May 8, 2024

‘Be kind to yourself and be yourself’: 3M National Teaching Fellow Serge Chalhoub shares his practice and advice

Veterinary Medicine educator 1 of 2 at UCalgary awarded this national teaching honour
Serge Chalhoub
Elyse Bouvier, Taylor Institute for Teaching and Learning

“Be kind to yourself and be yourself.” This is the advice Dr. Serge Chalhoub, DVM, would give a younger version of himself, if he could. 

“It took me a while to get the courage to seek help from mentors and students, and to develop better teaching strategies. I also had not used my one superpower, which was just to be myself.”

Chalhoub is an associate professor (teaching) in the University of Calgary’s Faculty of Veterinary Medicine (UCVM) and one of the 2024 3M National Teaching Fellowship Award recipients. He is one of 10 nationally — and one of two at the University of Calgary — awarded this year. The fellowship honours exceptional contributions to teaching and learning at the post-secondary level. 

Chalhoub is a specialist in small animal internal medicine, having joined UCVM in 2012, and covers a wide variety of courses in the program. In this time, he has developed new teaching and learning programs linked to major curriculum changes and been a champion of collaborative teaching with underserved and undertaught communities in mind. 

“I was certainly not a natural-born teacher,” says Chalhoub. “The first class I gave to students was on diabetes mellitus and I zoomed through 78 PowerPoint Slides in 90 minutes, with no break! I will never forget one student getting up at the end and saying ‘Well that was something!’ But the passion and determination to be better was there.”

During his career, Chalhoub has initiated and led a partnership with Calgary Urban Project Society (CUPS), that brings third-year students into the community to provide free medical care for the pets of unhoused individuals or others with poverty, mental health issues or addictions. It’s an integral element of the UCVM program that Chalhoub started in 2015, now with a dedicated clinical site in Calgary that helps students gain valuable hands-on learning experiences.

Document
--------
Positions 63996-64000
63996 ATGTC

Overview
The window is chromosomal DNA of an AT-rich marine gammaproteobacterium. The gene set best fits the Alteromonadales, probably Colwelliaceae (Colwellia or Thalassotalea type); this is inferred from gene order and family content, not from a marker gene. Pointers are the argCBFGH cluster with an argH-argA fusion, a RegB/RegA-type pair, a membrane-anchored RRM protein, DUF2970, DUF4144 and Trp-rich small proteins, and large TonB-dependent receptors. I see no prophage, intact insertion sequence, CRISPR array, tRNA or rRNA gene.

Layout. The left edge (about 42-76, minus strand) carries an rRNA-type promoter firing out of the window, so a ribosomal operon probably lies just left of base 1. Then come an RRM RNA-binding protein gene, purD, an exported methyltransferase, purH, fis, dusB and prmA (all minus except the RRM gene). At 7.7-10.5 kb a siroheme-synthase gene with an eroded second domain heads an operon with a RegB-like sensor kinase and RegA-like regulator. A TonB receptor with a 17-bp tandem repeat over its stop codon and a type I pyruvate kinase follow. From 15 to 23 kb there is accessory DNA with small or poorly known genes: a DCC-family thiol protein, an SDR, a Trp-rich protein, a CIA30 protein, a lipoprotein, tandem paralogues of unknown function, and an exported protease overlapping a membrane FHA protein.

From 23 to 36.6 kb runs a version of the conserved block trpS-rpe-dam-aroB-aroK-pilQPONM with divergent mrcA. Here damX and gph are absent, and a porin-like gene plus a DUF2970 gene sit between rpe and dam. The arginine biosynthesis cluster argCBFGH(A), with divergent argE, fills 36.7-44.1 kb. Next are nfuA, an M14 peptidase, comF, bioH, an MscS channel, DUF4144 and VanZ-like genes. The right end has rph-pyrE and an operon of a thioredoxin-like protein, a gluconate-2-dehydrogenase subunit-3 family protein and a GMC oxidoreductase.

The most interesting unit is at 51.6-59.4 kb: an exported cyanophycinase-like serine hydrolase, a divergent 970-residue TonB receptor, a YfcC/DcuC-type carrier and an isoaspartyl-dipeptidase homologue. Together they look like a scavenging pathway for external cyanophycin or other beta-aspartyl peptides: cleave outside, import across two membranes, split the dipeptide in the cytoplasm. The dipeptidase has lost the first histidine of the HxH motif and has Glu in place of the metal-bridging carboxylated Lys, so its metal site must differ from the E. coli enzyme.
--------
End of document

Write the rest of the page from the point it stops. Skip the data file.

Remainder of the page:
“During these learning opportunities, I try to teach our students how to be comfortable with being uncomfortable, because clinical work can certainly raise discomfort when a patient is sick and we do not know what is going on,” says Chalhoub. “If we can become comfortable with this, we can better use our clinical reasoning and narrow down the possibilities to help the patient.”

In 2023, Chalhoub was part of a team developing a new fourth-year clinical rotation with the Stoney Nakoda First Nations, which has since developed into the Stoney Nakoda Animal Health Program, with funding from PetSmart Charities of Canada. The program has multiple impacts: serving the health of animals in the community, offering cultural and relationship-building opportunities for students, and opening pathways for Indigenous youth to their own careers in health sciences. 

“The students are my inspiration, hands down,” says Chalhoub. “I remember being a student and what it was like, and I hope to make their education journey as fruitful as possible while creating teaching environments that lead to long-lasting learning.”

Sign up for UToday

Sign up for UToday

Delivered to your inbox — a daily roundup of news and events from across the University of Calgary's 14 faculties and dozens of units

Thank you for your submission.